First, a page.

New York Times Current History; The European War, Vol 2, No. 3, June, 1915 eBook

This eBook from the Gutenberg Project consists of approximately 369 pages of information about New York Times Current History; The European War, Vol 2, No. 3, June, 1915.

Inasmuch as the Treaty of Alliance with Austria-Hungary had ceased virtually to exist and served only to prolong a state of continual friction and mutual suspicion, the Italian Ambassador at Vienna was instructed to declare to the Austro-Hungarian Government that the Italian Government considered itself free from the ties arising out of the Treaty of the Triple Alliance in so far as Austria-Hungary was concerned.  This communication was delivered in Vienna on May 4.

Subsequently to this declaration, and after we had been obliged to take steps for the protection of our interests, the Austro-Hungarian Government submitted new concessions, which, however, were deemed insufficient and by no means met our minimum demands.  These offers could not be considered under the circumstances.

The Italian Government, taking into consideration what has been stated above, and supported by the vote of Parliament and the solemn manifestation of the country, came to the decision that any further delay would be inadvisable.  Therefore, on this day (May 23) it was declared in the name of the King to the Austro-Hungarian Ambassador at Rome that, beginning tomorrow, May 24, it will consider itself in a state of war with Austria-Hungary.  Orders to this effect were also telegraphed yesterday to the Italian Ambassador at Vienna.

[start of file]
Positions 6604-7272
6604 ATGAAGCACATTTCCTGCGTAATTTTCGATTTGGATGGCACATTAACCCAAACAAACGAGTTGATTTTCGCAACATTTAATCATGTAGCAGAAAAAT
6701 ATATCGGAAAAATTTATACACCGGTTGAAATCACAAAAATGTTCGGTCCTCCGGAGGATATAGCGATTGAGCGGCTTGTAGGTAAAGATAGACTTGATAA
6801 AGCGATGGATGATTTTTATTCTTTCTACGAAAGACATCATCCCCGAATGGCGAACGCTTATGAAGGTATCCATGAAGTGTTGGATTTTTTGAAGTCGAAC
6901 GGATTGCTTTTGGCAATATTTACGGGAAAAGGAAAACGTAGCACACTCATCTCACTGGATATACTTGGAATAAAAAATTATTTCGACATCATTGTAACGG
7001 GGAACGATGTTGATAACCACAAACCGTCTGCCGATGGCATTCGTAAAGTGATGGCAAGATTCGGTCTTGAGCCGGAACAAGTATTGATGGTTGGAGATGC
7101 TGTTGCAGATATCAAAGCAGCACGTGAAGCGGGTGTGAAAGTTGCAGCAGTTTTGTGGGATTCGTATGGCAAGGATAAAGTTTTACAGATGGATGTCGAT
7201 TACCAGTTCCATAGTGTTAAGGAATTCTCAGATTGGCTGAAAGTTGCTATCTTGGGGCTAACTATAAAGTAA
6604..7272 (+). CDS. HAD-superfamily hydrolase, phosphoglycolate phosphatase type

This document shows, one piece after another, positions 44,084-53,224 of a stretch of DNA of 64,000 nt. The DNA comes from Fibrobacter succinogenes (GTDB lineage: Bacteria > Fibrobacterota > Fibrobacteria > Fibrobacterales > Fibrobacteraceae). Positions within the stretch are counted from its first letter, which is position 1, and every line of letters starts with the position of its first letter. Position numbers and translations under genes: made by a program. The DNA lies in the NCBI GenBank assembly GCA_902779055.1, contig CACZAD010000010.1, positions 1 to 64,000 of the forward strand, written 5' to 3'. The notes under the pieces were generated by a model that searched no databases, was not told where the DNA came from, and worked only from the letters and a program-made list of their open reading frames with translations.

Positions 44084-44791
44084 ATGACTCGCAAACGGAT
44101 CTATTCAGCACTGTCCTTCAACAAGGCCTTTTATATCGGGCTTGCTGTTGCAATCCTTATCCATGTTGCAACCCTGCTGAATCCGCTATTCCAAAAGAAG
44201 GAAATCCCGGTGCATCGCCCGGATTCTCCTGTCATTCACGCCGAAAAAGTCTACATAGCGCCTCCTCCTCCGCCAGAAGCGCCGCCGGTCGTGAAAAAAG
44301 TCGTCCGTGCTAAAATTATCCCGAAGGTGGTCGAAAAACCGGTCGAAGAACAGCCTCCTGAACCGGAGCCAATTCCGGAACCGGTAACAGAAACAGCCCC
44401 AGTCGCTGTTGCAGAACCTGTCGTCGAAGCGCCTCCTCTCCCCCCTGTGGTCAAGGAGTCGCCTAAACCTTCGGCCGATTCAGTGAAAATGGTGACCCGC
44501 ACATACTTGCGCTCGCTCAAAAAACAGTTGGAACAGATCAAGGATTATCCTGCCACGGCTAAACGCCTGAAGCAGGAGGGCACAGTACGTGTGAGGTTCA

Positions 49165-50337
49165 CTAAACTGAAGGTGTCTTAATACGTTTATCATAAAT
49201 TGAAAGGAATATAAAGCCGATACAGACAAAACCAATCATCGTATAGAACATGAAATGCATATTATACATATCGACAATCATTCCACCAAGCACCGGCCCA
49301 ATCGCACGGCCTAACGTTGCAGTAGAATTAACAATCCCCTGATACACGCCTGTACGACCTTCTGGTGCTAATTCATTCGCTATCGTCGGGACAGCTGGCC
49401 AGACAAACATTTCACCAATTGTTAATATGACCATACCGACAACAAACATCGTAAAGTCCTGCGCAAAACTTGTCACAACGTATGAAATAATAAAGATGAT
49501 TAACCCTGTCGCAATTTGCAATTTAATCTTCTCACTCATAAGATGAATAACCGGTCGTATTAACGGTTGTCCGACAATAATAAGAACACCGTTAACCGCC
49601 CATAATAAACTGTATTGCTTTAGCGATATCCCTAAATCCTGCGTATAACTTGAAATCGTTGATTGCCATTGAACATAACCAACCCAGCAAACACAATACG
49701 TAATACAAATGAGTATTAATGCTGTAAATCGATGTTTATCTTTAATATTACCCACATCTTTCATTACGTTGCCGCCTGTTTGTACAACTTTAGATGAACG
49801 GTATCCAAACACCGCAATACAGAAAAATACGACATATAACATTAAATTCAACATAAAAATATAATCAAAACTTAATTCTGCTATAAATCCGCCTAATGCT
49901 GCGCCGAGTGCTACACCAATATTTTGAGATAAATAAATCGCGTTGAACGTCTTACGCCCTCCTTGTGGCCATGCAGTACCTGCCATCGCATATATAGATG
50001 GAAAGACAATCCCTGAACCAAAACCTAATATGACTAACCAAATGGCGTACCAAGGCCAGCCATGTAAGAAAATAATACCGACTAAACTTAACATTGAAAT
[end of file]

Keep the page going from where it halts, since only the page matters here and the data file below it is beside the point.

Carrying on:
German Hatred of Italy

[By The Associated Press.]

AMSTERDAM, May 23.—­The Frankfurter Zeitung today prints a telegram received from Vienna saying: 

“The exasperation and contempt which Italy’s treacherous surprise attack and her hypocritical justification arouse here (Vienna) are quite indescribable.

“Neither Serbia nor Russia, despite a long and costly war, is hated.  Italy, however, or rather those Italian would-be politicians and business men who offer violence to the majority of peaceful Italian people, are so unutterably hated with the most profound honesty that this war can be terrible.”

[Illustration:  Detail map of the frontier between Italy and Austria.  The shaded portion shows territory demanded by Italy.]

ITALY’S NEUTRALITY—­THE LAST PHASE

The attitude of the Italian press since the character of its papers were defined in the May number of THE CURRENT HISTORY is here recorded.  Since May 17, when the King, on account of the heated pro-intervention demonstrations held all over Italy, declined to accept the resignation of the Salandra Ministry, the Giolittian organ, the Stampa, of Turin, has dropped something of its feverish neutralistic propaganda, the Giolittian color has gradually faded from the Giornale d’Italia and the Tribuna, while ex-Premier Giolitti himself has left Rome, declaring that he had been misunderstood in having his declaration that Italy could obtain what she desired without fighting construed into
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New York Times Current History; The European War, Vol 2, No. 3, June, 1915 from Project Gutenberg. Public domain.
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